turn only when you can see clearly – large vehicles such as buses. or approaching an intersection. give way to vehicles already in the lane you are entering. glance over your left or right shoulder to make sure there is not another vehicle in your blind spot. n n n Remember. the correct procedure is to: n n n n n look in your rear view mirror. and never change lanes where the line between lanes is a continuous line.14.75 Remember. do not change lanes at the last moment. never change lanes while going through.15 Changing Lanes A high percentage of crashes occur when vehicles change lanes. n n n n n If someone in front of you indicates/signals that they wish to change into your lane be courteous and let them in. To change lanes safely you should: n n check your internal and external mirrors.4 n When turning at a multi-lane intersection: move into the correct lane early. when making a ‘U’ turn.5 metres long or longer and you cannot turn from within a single lane). check for following traffic by glancing over your shoulder. indicate/signal your intentions. check for other drivers who may also be moving into the lane. and turn only if it is safe to do so. do not cross unbroken lane lines (unless you are driving a vehicle 7. 3. be in the correct position on the roadway before the intersection. This is because drivers changing lanes are often not aware that another vehicle is already in the lane into which they wish to move. Turning at a multi-lane intersection 3. give way to all pedestrians and traffic. and if you are in a lane marked with an arrow . . trucks and vans may block your view of appr oaching traffic. indicate/signal to change lanes for a sufficient distance to warn other drivers of your intentions before beginning your manoeuvre (the higher the speed the greater the indicator/signalling distance you must give). you must go in the direction of the arrow.
and a vehicle is indicating/signalling that it is turning right. If you are not sure. there is a ‘NO OVERTAKING’ sign.16.76 3. You can also overtake any vehicles that are stationary behind it. it has stopped at an intersection (unless the driver signals that they are turning left or right) and it is safe to do so. You must not cross continuous lines to overtake (where the line is a single continuous line. wait. Overtake a vehicle on the left n n You can overtake a vehicle on the right when you are both travelling in the same direction and it is safe and legal to do so. you are on a multi-lane road and it is safe to do so. Overtake a vehicle on the right 3. pedestrian or children’s crossing. or you do not have a good view of the road ahead.1 n When can you overtake? You can overtake a vehicle on the left only when: you are directed to do so by a police of ficer or other authorised person. You must not exceed the speed limit to overtake.16. . You must not cross single continuous dividing lines or continuous dividing lines on your side of broken lines or double continuous dividing lines.2 n When you must not overtake You must not overtake another vehicle when: it has slowed down or stopped at a railway . Only overtake when it is safe to do so. or double continuous lines). continuous line on the left of a broken line. 3. and O n n n you are nearing a blind bend or the crest of a hill. to overtake another vehicle.16 Overtaking Overtaking other vehicles is one of the most dangerous driving manoeuvres.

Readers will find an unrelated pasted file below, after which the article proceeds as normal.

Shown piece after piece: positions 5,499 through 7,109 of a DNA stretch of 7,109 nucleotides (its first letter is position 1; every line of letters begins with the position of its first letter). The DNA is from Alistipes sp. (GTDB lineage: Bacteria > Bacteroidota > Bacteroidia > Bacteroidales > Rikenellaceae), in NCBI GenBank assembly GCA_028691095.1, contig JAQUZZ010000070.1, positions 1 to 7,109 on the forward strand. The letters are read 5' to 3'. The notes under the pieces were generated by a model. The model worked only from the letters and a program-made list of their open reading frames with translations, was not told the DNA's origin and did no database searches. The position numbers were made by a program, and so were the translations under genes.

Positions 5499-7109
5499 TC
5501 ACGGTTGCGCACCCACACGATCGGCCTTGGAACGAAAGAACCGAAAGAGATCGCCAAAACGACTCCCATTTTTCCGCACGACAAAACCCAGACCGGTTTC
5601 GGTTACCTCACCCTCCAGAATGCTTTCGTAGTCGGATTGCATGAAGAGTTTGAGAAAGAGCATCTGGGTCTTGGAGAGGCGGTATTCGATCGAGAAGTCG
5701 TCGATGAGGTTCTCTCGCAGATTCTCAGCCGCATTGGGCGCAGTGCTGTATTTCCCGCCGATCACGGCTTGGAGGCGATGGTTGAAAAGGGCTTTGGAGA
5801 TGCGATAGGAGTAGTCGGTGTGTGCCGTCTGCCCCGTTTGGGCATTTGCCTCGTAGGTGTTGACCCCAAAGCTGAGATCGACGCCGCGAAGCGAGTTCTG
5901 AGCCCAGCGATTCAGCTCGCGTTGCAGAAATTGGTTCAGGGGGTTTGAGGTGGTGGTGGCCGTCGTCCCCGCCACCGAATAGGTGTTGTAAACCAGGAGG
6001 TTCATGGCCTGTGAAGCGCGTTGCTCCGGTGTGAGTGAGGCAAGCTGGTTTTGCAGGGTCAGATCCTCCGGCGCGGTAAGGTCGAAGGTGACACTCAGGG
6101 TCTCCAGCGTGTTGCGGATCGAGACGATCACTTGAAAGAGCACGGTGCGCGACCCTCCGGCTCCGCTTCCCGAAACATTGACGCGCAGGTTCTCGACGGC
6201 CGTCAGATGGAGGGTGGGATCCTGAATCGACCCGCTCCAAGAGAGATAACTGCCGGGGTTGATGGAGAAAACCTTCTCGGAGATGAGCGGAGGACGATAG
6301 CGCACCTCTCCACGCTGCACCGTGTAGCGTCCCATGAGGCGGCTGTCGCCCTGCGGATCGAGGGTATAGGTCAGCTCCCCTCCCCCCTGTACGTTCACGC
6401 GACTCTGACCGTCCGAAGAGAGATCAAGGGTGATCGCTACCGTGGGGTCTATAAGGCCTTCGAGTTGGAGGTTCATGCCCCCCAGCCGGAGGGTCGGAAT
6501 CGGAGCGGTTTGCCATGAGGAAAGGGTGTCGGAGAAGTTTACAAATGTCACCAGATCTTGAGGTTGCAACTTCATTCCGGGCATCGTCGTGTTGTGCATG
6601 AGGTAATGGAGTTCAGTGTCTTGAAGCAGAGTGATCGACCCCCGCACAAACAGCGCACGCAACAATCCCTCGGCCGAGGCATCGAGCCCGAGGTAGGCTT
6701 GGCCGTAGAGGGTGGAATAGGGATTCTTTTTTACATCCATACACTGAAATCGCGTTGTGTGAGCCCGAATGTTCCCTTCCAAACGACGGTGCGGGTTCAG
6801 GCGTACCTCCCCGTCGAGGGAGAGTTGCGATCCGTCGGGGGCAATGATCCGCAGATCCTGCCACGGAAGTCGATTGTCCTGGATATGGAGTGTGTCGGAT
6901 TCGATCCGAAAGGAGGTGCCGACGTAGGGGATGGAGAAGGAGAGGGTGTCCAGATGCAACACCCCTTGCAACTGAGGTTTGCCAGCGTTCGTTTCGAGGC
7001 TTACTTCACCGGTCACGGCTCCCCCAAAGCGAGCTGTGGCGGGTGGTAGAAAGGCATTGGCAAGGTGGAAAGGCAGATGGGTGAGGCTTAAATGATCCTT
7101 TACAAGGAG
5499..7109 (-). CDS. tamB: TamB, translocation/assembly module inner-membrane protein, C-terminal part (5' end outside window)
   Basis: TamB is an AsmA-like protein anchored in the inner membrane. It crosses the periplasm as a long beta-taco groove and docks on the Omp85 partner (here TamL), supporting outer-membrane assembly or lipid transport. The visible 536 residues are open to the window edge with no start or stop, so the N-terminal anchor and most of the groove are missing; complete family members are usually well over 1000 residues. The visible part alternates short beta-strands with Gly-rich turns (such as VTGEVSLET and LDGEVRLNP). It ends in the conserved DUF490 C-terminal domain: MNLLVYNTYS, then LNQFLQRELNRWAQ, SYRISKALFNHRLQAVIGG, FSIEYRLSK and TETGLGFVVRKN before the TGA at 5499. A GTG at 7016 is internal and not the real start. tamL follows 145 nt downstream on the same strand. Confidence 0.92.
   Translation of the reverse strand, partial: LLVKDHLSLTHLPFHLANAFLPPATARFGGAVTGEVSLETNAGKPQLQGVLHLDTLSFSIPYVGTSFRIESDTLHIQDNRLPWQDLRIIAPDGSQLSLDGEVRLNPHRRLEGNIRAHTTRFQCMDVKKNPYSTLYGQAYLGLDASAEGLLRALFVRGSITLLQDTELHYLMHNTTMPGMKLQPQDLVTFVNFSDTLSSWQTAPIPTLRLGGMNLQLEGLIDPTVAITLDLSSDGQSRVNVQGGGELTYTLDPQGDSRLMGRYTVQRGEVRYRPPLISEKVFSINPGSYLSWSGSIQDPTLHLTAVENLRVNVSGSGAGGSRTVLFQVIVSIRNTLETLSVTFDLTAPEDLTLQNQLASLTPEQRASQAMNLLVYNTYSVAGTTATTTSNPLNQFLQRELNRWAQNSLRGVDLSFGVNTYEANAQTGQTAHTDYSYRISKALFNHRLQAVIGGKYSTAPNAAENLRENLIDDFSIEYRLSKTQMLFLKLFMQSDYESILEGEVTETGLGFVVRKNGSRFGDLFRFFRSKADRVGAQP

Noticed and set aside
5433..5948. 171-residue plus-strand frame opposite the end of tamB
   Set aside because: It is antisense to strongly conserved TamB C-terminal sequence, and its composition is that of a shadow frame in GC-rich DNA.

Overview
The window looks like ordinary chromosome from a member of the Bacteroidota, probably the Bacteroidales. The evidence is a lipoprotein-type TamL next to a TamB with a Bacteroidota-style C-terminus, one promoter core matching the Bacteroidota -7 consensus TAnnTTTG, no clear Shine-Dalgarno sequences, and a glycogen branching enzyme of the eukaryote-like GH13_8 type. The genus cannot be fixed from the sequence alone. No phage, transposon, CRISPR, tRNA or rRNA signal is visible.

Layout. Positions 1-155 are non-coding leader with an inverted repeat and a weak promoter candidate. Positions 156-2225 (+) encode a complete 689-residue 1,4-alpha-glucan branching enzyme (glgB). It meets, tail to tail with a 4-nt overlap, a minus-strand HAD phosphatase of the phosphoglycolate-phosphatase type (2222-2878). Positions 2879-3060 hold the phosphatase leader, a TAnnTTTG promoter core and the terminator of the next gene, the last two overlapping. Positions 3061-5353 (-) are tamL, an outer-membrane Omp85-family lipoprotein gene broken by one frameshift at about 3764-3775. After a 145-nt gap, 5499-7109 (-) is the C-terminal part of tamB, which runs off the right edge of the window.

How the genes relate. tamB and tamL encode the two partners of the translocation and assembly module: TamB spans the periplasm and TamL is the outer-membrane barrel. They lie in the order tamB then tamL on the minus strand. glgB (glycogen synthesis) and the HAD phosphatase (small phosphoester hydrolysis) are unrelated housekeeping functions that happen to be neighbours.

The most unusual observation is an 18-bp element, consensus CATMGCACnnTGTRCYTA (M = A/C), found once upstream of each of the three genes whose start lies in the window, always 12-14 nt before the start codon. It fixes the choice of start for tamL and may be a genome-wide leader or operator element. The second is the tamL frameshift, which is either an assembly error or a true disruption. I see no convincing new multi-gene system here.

another vehicle may be overtaking you. or drive in a way that prevents a vehicle from overtaking or passing you. indicate/signal for a sufficient distance before you pull out to overtake. look behind and to the side of you.16.16. keep to the speed limit.4 You should move to the left to allow plenty of clearance for the overtaking vehicle. What to do when you are being overtaken n n n n 3. You must ensure you are safely clear of the vehicle(s) you have overtaken and signal your intention to return to the correct side of the road before you do so.3 n How to overtake To overtake safely you must: get a good view of the road ahead. Make sure you have plenty of time and space to return safely to the correct side of the road after overtaking. you must not: n n increase your speed until the overtaking vehicle has completely passed you. You must not exceed the speed limit when overtaking another vehicle. Remember. YOU may not overtake Car A. .77 A A In the diagrams above. check your mirrors and glance over your shoulder (to check your blind spots). Before overtaking. and move back into line. 3.